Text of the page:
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FIRE Wants Answers on Brandeis Lenny Bruce Play – Inside Higher Ed

In an open letter to Brandeis University President Ronald Leibowitz, free speech advocates are calling on the university to answer more questions about how the staging of a play about Lenny Bruce and his comedy, originally scheduled to debut at the university, was tabled.

Michael Weller, a Brandeis alum, wrote the play, Buyer Beware, during a residency at Brandeis, and drew on the university’s collection of Bruce’s archives. Bruce made a career of transgressing traditional social mores with his stand-up routines, culminating in his conviction for obscenity in 1964. A campaign to cancel the play was launched by alumni and students who deemed it too offensive to be staged. Faculty members expressed concerns in July after seeing a draft of the play and wanted to postpone its debut for a semester, so the production could align with a course to be taught exploring difficult topics addressed in the play, but Weller has since taken the play elsewhere. The university and Weller have offered differing accounts of their communication during that time.

The letter was penned by the Foundation for Individual Rights in Education, a free speech advocacy group that focuses on speech issues on college campuses, and signed by Bruce’s daughter and other free speech advocates. It advocated for dealing with the play’s reported issues surrounding race and offensive material in an open manner:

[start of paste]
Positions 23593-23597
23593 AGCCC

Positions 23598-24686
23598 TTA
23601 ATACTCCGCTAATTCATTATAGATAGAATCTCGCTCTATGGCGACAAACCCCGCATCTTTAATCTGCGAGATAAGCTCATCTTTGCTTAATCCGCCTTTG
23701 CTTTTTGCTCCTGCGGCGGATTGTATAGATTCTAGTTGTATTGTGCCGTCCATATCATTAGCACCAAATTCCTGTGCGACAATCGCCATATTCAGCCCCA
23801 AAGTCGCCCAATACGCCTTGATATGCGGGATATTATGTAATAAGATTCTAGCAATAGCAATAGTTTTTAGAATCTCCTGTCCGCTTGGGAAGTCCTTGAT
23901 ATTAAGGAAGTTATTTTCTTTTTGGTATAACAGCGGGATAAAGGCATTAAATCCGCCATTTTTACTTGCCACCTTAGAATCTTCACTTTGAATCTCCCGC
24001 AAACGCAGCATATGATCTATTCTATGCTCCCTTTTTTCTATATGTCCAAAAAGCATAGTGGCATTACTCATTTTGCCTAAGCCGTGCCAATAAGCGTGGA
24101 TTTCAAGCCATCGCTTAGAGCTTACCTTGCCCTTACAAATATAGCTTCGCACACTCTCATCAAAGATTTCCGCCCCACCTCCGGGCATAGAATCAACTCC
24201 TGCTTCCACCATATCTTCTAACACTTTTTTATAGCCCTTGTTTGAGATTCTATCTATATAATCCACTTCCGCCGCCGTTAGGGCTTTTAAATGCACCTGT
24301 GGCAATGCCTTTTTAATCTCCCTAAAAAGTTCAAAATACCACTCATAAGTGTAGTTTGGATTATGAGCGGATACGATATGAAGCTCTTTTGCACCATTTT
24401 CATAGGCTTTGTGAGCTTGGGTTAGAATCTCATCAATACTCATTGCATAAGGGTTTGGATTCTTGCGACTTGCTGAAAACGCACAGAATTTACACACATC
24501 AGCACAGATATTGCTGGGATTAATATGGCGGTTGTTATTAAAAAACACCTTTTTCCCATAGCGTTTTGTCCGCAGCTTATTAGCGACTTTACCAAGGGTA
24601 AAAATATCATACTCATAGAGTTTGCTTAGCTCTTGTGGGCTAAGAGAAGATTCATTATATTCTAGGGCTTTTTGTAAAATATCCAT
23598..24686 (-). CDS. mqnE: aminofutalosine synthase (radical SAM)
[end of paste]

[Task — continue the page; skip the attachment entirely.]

We write to ask for more details about Brandeis’s decision to cancel this month’s production of “Buyer Beware.” What material, exactly, did the university consider too “challenging” for its students and faculty? And why, when an agreement could not be reached with Weller to find a more “appropriate” setting for the play, did the university decide not to stage the production as intended, and instead defaulted to functionally censoring the “challenging” material instead of openly engaging with it?

The letter also asked whether the Bruce archives ended up “in the ‘appropriate’ place.”

The university still intends to honor Weller with its Creative Arts Award, and reiterated in a statement earlier this month that the administration did not cancel the play.

“Decisions on how to offer curricular material are made by faculty at universities every day. The administration does not and should not interfere in these pedagogical matters, and the decision to build a course around the issues the play raises was appropriately made by faculty. Likewise, as an artist, Mr. Weller has the right to determine how and where he would like his work presented,” the university said in a statement.

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